Brazil’s biggest metropolis has an unorthodox plan to free up space at its graveyards during the coronavirus pandemic: digging up the bones of people buried in the past and storing their bagged remains in large metal containers
4 min read
SAO PAULO —
Brazil’s biggest metropolis has an unorthodox plan to free up space at its graveyards during the coronavris pandemic: digging up the bones of people buried in the past and storing their bagged remains in large metal containers.
Sao Paulo’s municipal funeral service said in a statement Friday that the remains of people who died at least three years ago will be exhumed and put in numbered bags, then stored temporarily in 12 storage containers it has purchased. The containers will be delivered to several cemeteries within 15 days, the statement said.
Sao Paulo is one of the COVID-19 hot spots in Latin America’s hardest-hit nation, with 5,480 deaths as of Thursday in the city of 12 million people. And some health experts are worried about a new surge now that a decline in intensive care bed occupancy to about 70% prompted Mayor Bruno Covas to authorize a partial reopening of business this week. The result has been crowded public transport, long lines at malls and widespread disregard for social distancing.
Many health experts predict the peak of Brazil’s pandemic will arrive in August, having spread from the big cities where it first appeared into the nation’s interior. The virus has so far killed almost 42,000 Brazilians, and Brazil passed the United Kingdom on Friday to become the country with the world’s second highest death toll.
Dr. Michael Ryan, the World Health Organization’s emergencies chief, said Friday that the situation in Brazil remains “of concern,” although acknowledged that intensive care bed occupancy rates are now below 80% in most areas of the country.
“Overall the health system is still coping in Brazil, although, having said that, with the sustained number of severe cases that remains to be seen,” Ryan said. “Clearly the health system in Brazil across the country needs significant support in order to sustain its effort in this regard. But the data we have at the moment supports a system under pressure, but a system still coping with the number of severe cases.”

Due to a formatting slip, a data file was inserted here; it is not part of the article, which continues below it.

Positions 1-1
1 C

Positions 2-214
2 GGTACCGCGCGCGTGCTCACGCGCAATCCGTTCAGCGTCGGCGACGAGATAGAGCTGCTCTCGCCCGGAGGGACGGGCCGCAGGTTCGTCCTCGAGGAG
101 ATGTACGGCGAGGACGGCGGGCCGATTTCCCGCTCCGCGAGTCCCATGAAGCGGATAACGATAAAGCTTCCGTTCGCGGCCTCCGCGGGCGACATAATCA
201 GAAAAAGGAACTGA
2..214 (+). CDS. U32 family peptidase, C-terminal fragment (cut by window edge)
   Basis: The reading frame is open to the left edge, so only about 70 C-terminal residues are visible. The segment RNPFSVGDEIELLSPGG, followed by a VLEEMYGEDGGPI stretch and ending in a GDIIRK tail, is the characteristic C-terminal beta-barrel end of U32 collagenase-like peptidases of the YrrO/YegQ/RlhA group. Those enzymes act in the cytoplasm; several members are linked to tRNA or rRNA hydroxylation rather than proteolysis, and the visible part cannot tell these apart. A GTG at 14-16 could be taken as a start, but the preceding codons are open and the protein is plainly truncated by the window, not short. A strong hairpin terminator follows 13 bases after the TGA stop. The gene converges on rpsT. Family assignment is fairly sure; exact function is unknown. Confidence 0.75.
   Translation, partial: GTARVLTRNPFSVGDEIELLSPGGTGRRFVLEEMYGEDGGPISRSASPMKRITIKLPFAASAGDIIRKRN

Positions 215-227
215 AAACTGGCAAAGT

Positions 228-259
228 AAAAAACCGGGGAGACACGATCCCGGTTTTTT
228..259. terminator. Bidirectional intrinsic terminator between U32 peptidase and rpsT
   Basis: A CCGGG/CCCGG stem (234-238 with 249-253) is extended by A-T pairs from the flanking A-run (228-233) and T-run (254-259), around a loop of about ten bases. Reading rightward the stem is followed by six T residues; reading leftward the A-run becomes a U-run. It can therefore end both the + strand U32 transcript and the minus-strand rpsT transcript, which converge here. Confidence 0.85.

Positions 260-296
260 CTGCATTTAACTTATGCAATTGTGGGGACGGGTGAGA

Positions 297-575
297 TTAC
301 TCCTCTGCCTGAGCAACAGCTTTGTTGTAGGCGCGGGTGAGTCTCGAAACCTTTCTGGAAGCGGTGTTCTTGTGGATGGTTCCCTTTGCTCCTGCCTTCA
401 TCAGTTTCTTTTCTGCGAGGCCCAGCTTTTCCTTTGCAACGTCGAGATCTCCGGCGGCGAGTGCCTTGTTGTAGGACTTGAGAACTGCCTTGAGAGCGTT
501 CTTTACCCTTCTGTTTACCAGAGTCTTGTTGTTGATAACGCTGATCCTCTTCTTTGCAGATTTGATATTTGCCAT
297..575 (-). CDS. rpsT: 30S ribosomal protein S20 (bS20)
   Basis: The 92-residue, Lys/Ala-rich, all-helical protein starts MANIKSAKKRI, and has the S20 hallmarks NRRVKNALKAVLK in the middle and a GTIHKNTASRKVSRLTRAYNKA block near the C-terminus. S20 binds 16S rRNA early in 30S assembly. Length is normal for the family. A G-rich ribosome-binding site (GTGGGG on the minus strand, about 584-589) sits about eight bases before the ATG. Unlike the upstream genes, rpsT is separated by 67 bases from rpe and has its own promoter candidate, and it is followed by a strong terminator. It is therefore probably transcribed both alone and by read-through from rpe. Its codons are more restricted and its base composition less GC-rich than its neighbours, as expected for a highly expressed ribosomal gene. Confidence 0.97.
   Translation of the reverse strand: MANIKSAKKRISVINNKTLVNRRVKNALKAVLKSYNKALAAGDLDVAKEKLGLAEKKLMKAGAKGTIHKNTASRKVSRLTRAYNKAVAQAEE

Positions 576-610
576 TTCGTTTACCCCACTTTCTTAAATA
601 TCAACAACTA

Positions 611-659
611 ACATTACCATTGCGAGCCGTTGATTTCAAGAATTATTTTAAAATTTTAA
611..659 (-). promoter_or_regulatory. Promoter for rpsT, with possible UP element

The experts aren’t the only ones with concerns.
At Sao Paulo’s biggest cemetery, Vila Formosa, Adenilson Costa was among workers in blue protective suits digging up old graves Friday. He said their work has only grown more arduous during the pandemic, and as he removed bones from unearthed coffins, he said he fears what is to come.
“With this opening of malls and stores we get even more worried. We are not in the curve; we are in the peak and people aren’t aware,” Costa said. “This isn’t over. Now is the worrisome moment. And there are still people out.”
In April, gravediggers at Vila Formosa buried 1,654 people, up more than 500 from the previous month. Numbers for May and June aren’t yet available.
Before the pandemic, Costa said, he and colleagues would exhume remains of about 40 coffins per day if families stopped paying required fees for the plots. In recent weeks that figure has more than doubled.
Remains stored in the metal containers will eventually be moved to a public ossuary, according to the statement from the city’s funeral office. Its superintendent, Thiago Dias da Silva, told the Globo network that containers have been used before and they are more practical and affordable than building new ossuaries.
Work has been so busy in Sao Paulo cemeteries since the outbreak began that one of Costa’s relatives was buried only a few meters (yards) from where he was working one day — without him even knowing. “I only found out the next day,” he said.
Three other people he knew have also died from the virus.
“People say nothing scares gravediggers. COVID does,” Costa said.
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